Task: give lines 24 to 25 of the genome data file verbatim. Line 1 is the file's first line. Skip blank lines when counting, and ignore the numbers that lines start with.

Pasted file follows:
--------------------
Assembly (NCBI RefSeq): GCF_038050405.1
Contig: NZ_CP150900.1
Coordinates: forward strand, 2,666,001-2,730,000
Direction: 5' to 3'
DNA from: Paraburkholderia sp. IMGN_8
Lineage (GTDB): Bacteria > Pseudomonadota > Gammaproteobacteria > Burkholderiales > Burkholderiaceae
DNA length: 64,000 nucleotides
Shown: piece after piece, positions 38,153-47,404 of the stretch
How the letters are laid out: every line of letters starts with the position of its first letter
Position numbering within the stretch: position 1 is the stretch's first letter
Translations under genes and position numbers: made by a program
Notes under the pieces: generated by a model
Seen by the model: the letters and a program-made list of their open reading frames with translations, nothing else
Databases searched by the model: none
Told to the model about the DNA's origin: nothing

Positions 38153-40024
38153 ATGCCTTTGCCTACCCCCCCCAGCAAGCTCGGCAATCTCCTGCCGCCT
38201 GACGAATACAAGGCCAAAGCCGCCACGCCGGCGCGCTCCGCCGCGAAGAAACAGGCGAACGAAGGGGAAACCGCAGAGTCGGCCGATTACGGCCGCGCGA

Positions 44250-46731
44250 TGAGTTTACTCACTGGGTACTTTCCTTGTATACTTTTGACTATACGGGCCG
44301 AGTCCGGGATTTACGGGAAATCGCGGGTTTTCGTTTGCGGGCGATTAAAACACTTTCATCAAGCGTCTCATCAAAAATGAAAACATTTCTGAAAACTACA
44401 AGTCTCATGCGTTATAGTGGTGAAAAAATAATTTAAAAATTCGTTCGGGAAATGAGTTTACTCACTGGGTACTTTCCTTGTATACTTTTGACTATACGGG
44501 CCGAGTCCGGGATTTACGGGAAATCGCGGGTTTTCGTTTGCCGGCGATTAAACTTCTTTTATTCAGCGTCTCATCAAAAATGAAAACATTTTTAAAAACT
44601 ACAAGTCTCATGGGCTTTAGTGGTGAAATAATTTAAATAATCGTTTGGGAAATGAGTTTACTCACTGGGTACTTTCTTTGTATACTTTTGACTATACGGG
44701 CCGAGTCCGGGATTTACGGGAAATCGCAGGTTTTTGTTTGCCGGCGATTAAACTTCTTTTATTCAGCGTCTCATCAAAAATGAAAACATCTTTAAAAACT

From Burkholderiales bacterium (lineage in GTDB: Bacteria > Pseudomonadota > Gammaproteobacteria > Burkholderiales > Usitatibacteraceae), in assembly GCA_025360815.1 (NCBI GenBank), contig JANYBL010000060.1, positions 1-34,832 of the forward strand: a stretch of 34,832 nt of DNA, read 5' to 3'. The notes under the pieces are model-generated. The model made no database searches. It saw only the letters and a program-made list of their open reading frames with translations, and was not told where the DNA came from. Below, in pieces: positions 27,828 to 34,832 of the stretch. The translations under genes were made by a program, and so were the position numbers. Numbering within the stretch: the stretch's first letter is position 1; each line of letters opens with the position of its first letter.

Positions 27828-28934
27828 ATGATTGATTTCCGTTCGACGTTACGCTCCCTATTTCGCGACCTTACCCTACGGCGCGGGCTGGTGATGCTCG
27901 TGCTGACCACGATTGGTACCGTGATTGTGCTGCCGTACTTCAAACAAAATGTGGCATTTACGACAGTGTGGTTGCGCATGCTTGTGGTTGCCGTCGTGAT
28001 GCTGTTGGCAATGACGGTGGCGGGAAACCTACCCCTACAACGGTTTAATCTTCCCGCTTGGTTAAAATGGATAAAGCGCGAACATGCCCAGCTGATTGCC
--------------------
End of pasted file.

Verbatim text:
44601 ACAAGTCTCATGGGCTTTAGTGGTGAAATAATTTAAATAATCGTTTGGGAAATGAGTTTACTCACTGGGTACTTTCTTTGTATACTTTTGACTATACGGG
44701 CCGAGTCCGGGATTTACGGGAAATCGCAGGTTTTTGTTTGCCGGCGATTAAACTTCTTTTATTCAGCGTCTCATCAAAAATGAAAACATCTTTAAAAACT